I remember dreading telling the kids I had a 10 day trip to China planned. While I had never purchased gifts for them when I traveled, I went out and bought very small inexpensive gifts (toy plastic dinosaurs, hair ties, bookmarks, etc) and wrapped them separately. 10 gifts for each kid. I set them out and told them that I needed to go out of town for a long time, but that we would talk every day and they could open a gift when we spoke. I let the wrapped gifts sit out for a week until they were begging me to leave!
Enjoy your time together:
Enjoy 1 – As your kids grow up, the time seems to speed by. It is cliche, but true. The best way I have found to slow down time is to do things together. Enjoy your time together. One of my absolute favorite things to do as a family is to go for a long bike ride. We are outside, we have our routine water stopping places to rest and talk, and we are getting exercise. It is fun, and it creates memories. Just a couple weeks ago when Chloe was home from college we all went on a family bike ride. I was grinning the entire time!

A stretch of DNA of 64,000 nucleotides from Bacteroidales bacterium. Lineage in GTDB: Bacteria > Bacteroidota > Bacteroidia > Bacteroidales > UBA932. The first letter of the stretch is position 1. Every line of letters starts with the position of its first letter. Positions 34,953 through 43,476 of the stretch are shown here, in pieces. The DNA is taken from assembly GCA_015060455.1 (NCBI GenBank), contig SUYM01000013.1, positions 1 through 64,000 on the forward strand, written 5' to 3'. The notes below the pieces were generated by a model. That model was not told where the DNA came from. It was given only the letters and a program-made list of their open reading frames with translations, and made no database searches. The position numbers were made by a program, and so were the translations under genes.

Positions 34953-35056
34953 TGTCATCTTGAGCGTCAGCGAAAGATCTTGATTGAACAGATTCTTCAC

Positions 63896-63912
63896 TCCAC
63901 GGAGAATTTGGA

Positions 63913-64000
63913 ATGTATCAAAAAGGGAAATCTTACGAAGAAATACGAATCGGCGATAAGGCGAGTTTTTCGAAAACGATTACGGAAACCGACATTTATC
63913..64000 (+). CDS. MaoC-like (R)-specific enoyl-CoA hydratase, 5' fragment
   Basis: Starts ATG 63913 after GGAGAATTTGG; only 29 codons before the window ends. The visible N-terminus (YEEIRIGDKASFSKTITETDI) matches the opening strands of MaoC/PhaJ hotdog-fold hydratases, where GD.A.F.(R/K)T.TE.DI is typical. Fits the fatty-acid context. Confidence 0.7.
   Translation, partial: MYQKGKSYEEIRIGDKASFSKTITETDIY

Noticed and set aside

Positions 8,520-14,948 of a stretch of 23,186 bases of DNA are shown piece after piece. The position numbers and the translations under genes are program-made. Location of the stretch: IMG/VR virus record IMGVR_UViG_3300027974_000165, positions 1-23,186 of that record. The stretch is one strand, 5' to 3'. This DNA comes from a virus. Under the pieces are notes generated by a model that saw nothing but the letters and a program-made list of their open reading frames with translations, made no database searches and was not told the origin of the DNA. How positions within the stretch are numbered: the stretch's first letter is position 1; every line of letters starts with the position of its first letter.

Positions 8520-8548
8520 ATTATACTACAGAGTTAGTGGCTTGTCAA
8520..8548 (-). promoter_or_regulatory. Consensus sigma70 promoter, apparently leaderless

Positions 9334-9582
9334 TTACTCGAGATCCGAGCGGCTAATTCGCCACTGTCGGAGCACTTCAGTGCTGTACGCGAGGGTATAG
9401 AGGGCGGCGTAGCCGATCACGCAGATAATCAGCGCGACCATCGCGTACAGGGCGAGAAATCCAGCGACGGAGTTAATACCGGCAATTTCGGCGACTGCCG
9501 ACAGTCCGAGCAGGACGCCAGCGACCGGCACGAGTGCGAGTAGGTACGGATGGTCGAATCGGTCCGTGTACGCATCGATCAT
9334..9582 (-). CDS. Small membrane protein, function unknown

I also enjoy family vacations. Some trips include other families, but we also are sure to take a vacation somewhere adventurous with just our family. During those vacations, we realize how much we like spending time together. While you can live together, you find you are often hustling from one activity to the next or trying to keep up with the kids’ social calendars. But on a family vacation, you find out how much you love being together. Over Memorial Day, we took a vacation to the cutest, and smallest, cabin in the world. We had the best time! We played games, ate dinner in, went for walks, went boating and played frisbee golf. We just enjoyed being together. We also had the opportunity to spend the fourth of July in Lake Tahoe. It was there I realized how very close my kids are. They spent time laughing and hanging out together. They have become good friends. Setting aside time as a family has ensured they see the value in our family unit, and in their relationship as brother and sister.